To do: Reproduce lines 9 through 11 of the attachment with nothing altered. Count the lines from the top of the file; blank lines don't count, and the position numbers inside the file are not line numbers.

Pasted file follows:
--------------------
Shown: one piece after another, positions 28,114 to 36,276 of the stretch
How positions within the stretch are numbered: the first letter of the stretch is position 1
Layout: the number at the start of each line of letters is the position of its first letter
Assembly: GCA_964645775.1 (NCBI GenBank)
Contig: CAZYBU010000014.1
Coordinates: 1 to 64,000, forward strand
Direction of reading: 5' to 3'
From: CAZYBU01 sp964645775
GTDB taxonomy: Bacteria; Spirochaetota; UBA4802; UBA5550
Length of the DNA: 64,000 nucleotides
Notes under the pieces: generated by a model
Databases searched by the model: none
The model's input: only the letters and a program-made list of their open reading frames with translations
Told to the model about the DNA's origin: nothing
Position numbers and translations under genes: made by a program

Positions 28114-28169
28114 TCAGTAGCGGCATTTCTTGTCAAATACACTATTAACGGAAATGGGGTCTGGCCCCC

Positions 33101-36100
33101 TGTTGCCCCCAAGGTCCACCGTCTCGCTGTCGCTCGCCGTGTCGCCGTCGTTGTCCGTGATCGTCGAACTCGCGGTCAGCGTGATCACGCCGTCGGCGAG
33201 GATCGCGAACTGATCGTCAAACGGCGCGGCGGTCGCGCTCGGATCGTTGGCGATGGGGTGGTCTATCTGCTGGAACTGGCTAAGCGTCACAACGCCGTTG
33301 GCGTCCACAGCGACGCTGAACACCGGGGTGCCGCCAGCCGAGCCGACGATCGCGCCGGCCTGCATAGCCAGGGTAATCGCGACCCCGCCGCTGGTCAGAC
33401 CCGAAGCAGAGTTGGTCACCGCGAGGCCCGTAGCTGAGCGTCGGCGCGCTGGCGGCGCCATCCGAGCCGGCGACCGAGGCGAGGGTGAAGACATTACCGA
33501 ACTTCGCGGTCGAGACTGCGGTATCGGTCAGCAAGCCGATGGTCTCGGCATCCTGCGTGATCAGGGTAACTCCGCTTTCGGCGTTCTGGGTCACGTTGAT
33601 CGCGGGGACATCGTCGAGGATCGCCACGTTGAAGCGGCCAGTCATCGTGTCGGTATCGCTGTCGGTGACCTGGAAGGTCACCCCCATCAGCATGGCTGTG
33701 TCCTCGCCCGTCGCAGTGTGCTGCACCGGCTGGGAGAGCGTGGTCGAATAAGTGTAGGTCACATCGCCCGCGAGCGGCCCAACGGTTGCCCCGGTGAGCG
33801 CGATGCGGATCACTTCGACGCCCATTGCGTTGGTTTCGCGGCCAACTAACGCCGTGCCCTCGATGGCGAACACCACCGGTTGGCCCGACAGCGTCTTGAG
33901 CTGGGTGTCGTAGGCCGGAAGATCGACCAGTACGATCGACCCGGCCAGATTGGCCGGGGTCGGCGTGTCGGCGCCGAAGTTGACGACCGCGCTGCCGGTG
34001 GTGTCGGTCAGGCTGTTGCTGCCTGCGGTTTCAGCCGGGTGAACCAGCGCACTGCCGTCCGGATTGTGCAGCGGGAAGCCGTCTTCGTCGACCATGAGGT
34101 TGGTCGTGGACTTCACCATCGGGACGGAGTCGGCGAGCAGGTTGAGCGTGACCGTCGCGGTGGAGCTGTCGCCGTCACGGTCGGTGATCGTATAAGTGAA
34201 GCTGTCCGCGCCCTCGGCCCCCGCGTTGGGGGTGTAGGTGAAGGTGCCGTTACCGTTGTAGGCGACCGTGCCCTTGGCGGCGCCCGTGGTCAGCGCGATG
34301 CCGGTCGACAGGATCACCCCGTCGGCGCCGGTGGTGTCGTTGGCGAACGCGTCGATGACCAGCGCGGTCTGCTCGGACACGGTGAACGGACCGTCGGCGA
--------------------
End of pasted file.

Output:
GTDB taxonomy: Bacteria; Spirochaetota; UBA4802; UBA5550
Length of the DNA: 64,000 nucleotides
Notes under the pieces: generated by a model